It was always going to come down to this, wasn’t it?
We all knew it was going to come down to this, huh? With the Braves having a soft schedule and the Phillies having an even softer schedule, it was almost as if it was pre-ordained by the baseball gods themselves that this late-September series between these two divisional foes was always going to be the series that more-than-likely decided who was going to the Postseason and who was going to the couch to watch the NFL until pitchers and catchers report in 2022.
With that being said, the way I feel about this upcoming series is the same way how I felt about Atlanta’s previous homestand. For the Braves, this should be a matter of taking care of business against the team that you’ve been up against all season. They’re currently two-and-a-half up on Philadelphia and this is a golden opportunity to finish off the division for the fourth season in a row and to do it in front of your fans at home.
August 1, 2021 is an important date and I’m going to keep mentioning it as we go forward. Ever since the first day of August, these teams have been somewhat evenly matched when you look at their stats as collectives. The Braves as a team have hit for 100 wRC+ and the Phillies are at 101. The Braves have hit for more power as their .202 Isolated Power suggests, but .190 for Philadelphia ain’t shabby at all. The Phillies have done a better job of drawing walks (9.2 percent to Atlanta’s 8.3 percent) and avoiding strikeouts (19.9 percent compared to Atlanta’s 22.4 percent), but the two teams have just about equaled each other in wOBA (Atlanta’s at .326, Philly’s at .325) and in BABIP (both are at .279). So these two teams have basically been running at the same clip at the plate since the first day of August.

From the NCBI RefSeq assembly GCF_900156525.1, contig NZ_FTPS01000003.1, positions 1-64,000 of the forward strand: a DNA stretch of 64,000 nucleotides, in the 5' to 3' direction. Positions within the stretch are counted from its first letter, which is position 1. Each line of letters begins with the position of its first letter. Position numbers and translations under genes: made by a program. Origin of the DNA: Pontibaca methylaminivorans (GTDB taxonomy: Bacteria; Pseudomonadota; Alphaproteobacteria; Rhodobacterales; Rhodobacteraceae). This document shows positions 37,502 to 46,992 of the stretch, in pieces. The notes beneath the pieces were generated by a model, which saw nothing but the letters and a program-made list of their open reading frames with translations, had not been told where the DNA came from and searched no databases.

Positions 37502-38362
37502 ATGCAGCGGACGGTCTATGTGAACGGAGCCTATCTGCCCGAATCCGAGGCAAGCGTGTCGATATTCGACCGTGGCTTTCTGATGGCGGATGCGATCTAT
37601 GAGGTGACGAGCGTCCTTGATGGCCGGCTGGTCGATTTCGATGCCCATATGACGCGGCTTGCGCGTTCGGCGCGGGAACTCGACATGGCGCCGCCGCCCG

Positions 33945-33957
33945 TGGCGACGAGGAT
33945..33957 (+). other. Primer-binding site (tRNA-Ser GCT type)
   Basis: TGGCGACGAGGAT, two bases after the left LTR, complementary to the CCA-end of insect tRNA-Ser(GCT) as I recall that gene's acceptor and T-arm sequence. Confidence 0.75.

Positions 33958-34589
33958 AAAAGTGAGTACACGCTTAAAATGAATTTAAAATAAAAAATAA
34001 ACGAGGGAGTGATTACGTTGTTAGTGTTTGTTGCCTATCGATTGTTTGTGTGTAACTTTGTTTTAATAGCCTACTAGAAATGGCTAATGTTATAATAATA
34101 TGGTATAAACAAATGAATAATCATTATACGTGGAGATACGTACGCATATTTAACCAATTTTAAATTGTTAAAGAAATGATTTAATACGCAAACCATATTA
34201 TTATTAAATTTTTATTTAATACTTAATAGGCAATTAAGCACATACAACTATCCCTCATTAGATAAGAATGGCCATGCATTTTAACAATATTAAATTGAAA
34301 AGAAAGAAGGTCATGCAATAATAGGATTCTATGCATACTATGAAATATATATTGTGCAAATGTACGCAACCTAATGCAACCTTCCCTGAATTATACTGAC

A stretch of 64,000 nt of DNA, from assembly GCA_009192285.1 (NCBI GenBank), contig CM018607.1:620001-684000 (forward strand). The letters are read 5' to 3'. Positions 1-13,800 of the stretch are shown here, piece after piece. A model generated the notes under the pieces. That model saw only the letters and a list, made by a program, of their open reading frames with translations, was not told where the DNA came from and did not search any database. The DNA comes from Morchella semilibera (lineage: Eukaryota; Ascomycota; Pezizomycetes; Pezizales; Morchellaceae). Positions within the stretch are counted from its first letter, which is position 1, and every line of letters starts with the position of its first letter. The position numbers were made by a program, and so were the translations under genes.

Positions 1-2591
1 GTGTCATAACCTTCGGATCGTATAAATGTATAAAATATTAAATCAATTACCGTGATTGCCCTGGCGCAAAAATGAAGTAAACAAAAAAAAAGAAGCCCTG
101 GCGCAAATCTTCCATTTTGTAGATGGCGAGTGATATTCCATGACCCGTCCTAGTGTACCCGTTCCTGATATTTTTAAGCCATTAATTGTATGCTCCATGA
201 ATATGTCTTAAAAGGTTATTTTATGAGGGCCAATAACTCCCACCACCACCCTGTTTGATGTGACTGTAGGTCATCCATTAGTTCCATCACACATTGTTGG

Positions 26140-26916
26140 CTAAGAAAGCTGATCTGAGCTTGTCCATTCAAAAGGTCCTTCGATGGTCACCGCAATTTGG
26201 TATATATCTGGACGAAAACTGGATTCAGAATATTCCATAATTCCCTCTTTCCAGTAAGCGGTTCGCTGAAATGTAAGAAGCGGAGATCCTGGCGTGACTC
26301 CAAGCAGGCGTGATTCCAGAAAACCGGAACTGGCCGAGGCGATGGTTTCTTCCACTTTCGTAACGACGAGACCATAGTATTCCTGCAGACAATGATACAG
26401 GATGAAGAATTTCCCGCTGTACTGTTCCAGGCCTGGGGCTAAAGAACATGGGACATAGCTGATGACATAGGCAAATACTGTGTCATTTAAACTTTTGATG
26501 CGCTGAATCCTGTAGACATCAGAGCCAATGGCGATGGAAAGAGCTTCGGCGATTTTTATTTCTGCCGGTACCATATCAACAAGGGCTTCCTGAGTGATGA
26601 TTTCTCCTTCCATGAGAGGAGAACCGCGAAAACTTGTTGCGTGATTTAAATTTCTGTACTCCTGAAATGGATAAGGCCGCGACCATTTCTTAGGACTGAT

It’s been the same when it comes to the mound action as well. Atlanta’s starters have put up an ERA of 3.70, a FIP of 4.19 and an xFIP of 3.69. Philadelphia’s rotation has had a 3.81 ERA, a 3.49 FIP and a 3.69 FIP. I’d imagine that the first few innings of these games are going to be very close and very nervy. Both teams may get their fair share of body blows in but unless one of these front-end starters for either one of these teams just has a bad day, it’s going to be close during the early goings of the game.
Where things could get really interesting is towards the end, and this is probably the main difference between these two clubs. Since the aforementioned date of August 1, the Braves bullpen has come together to produce a 3.39 ERA, a 3.82 FIP, and a 4.27 xFIP. Meanwhile, the Phillies are at 4.87 ERA, 4.57 FIP and xFIP. While Atlanta’s bullpen has been vulnerable at times (especially in the closing stages, in which Will Smith’s struggles since August 1 have been hastily documented elsewhere), they’ve been solid and have usually been more of a benefit to the Braves than a burden.
Philadelphia’s bullpen has been a different story. They’ve had bullpen issues for going on three straight seasons, now. In 2019, their relievers finished with a collective fWAR of 0.8 which was good for 23rd-best in all of baseball that year. During last year’s 60-game sprint they limped to a third-worst in all of baseball -0.9 fWAR finish (which wasn’t even the lowest number in the division (Miami’s bullpen was worth -1.4 fWAR!) and this year, it’s likely they’ll finish third-worst again as they’re currently on 0.5 fWAR for the season. They’ve already broken their franchise record for blown saves in a season and are still adding to it as they’re currently sitting on 34 blown saves — the most in all of baseball this season.